If there is something more elegant than a pristine Tiffany & Co. box perfectly serenaded by a soft, satin ribbon, then I don’t know what it is. When a good friend of mine told me that her favorite movie was “Breakfast at Tiffany’s” I knew exactly what I wanted to do. These Tiffany & Co. French Macarons would be perfect for any occasion– from a bridal or baby shower to just a fun “let’s spend some time together” tea with the girls. But no matter who your lucky gift recipient is . . . be sure to keep at least a few for yourself. They are as cute as they are delicious!
What are we waiting for? Let’s do this!
Tiffany & Co. French Macarons
100 g. egg whites
1/4 tsp. cream of tartar
50 g. white sugar
200 g. powdered sugar
110 g. almond flour
White Chocolate Ganache Filling:
1/3 cup heavy cream
1 cup white chocolate chips
Whip room temperature egg whites, cream of tartar, and white sugar with the whisk attachment of your stand mixer until the whites reach stiff peak stage. Meanwhile, pulse your almond flour and powdered sugar in a food processor until the mixture is well combined. Sift your almond flour/powdered sugar through a sieve and throw away the pieces that are too large to pass through the sieve. When the whites have whipped into stiff peaks, fold the almond/sugar mixture into the whites gradually and carefully until they reach proper “macaronage.” Place 2-3 drops of gel food coloring into the batter and swirl gently before carefully pouring into a piping bag. Pipe meringue circles onto a silpat using a template, if desired, and slam the cookie sheets several times on the counter to dislodge air bubbles. Allow circles to dry for 20 minutes before baking at 300 degrees for 20 minutes, one sheet at a time, in the center of the oven (move oven racks, if necessary). Do not open the oven until the 20 minutes are up, and use an oven thermometer for best results. When your macarons are done they should feel “firm on their feet.” If the macaron shells are soft or crack when gently touched, bake for 2 more minutes and test again until they are firm on their feet. After baking, remove entire silpat to cooling rack and allow shells to cool, completely, before removing them from the silpat.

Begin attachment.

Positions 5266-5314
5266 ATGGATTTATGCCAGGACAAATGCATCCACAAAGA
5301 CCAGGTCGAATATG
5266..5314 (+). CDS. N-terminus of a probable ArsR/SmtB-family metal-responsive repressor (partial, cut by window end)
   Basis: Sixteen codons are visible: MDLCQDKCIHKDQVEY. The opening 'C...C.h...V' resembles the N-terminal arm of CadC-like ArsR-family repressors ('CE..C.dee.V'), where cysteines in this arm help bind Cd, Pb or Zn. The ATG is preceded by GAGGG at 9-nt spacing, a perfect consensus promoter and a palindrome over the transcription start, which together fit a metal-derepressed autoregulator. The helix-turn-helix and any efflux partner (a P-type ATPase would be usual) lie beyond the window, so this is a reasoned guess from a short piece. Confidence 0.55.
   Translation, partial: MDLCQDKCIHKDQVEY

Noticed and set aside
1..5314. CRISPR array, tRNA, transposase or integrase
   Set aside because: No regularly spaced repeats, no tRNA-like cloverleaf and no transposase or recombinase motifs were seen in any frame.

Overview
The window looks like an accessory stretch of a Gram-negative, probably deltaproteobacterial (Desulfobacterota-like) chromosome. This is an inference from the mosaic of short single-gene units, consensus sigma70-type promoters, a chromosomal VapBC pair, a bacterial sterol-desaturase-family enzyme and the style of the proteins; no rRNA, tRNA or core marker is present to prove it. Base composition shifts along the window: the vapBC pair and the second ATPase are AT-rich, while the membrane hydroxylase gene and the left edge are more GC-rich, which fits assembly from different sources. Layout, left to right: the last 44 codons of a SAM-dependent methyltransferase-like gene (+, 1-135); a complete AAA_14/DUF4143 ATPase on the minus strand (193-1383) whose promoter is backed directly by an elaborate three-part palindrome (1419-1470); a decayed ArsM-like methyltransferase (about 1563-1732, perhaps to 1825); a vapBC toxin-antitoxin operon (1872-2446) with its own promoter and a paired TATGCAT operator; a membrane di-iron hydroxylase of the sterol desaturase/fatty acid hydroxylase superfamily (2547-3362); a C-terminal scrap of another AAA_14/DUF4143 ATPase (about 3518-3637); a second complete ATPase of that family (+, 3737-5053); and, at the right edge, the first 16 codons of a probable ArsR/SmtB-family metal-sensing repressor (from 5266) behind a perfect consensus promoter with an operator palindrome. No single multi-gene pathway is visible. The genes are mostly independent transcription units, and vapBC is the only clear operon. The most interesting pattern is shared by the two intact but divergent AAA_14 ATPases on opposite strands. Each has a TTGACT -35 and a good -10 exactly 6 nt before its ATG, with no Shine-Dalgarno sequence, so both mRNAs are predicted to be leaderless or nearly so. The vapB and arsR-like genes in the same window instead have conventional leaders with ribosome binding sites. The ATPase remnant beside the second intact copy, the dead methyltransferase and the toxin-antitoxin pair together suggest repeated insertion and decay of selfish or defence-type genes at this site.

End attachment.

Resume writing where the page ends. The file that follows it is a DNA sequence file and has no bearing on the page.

To make ganache filling, warm cream over low heat, until it has small bubbles along the sides (but has not boiled). Stir in white chocolate chips just until melted. You can also use the microwave, stirring after each 30 second heat. It should take roughly 1.5 minutes for the chips to be warm enough to melt when stirred. Allow warm ganache to chill in the refrigerator until it reaches the consistency of caramel sauce. Whip with the whisk attachment of your mixer until the ganache is fluffy and then chill again until it reaches a pipeable consistency. Fill cooled shells with whipped ganache and chill finished macarons in an airtight container in the refrigerator overnight. Filled shells are perfect after 24 hours of curing but may be stored several days in the refrigerator or up to a month in the freezer.
Now, in pictures
To begin with, just for fun, I made 2 kinds of macarons today– the French method macs (which you see reflected in the directions, above), and Italian macarons, which use a heated sugar syrup (like you see here). French is the quicker way, but it’s harder to get right. Italian takes longer and uses more dishes, but the shells are less prone to difficulty, in my opinion. If you’re wondering what the heck the difference is, you can check out my more detailed Italian vs. French macarons post. I will also show you what the difference was between these two batches when they were finished baking. But first, just gaze in rapture at that Mauviel copper sugar pot. It’s a thing of beauty, my friends. Sigh. I love it. Every serious candy maker should have one. There is just nothing like it for sugar work.
Once you have made about a million macarons, because you are OCD and wanted to see how the French vs. the Italian ones looked in the end (read: everyone in the world please come eat macarons at my house. I can feed the entire army and have enough for everyone to have seconds) . . . you need to pipe out the little guys on silpat mats and let them dry. Since it is muggy and humid here in Virginia (85% humidity today), I am using a little tabletop dehumidifier. I had terrible trouble getting my macaron shells to dry before I started using this, but now they dry like a charm, form that pretty little shell, and puff up like champs in the oven for me without budgeting an entire day for drying time. This is mostly a decorating tutorial, since we have made macarons so much lately. But if you are new to macaron making please check out my more detailed post about making them here.
Here are my shells, all pretty and baked. Sigh. This sight will never get old– those beautiful little discs smiling at me when I open the oven. Never. Gets. Old.